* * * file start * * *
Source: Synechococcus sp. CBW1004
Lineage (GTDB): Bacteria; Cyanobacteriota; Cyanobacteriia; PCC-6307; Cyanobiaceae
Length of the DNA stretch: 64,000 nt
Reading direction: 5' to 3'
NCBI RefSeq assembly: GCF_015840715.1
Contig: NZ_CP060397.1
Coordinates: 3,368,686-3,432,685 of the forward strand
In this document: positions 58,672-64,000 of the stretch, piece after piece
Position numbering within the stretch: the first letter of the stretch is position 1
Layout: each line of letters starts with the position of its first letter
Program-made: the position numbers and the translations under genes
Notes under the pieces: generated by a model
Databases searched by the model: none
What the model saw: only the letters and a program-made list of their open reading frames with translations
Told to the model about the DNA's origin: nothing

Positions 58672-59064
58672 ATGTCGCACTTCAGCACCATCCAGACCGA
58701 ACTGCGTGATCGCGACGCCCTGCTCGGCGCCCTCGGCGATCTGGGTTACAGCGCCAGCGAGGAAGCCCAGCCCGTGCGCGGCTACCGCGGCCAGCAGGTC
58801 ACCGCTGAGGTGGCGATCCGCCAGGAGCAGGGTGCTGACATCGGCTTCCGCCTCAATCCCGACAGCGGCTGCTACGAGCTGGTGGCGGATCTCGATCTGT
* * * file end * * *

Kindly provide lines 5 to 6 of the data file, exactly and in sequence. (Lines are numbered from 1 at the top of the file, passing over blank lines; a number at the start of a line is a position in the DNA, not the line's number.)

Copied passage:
NCBI RefSeq assembly: GCF_015840715.1
Contig: NZ_CP060397.1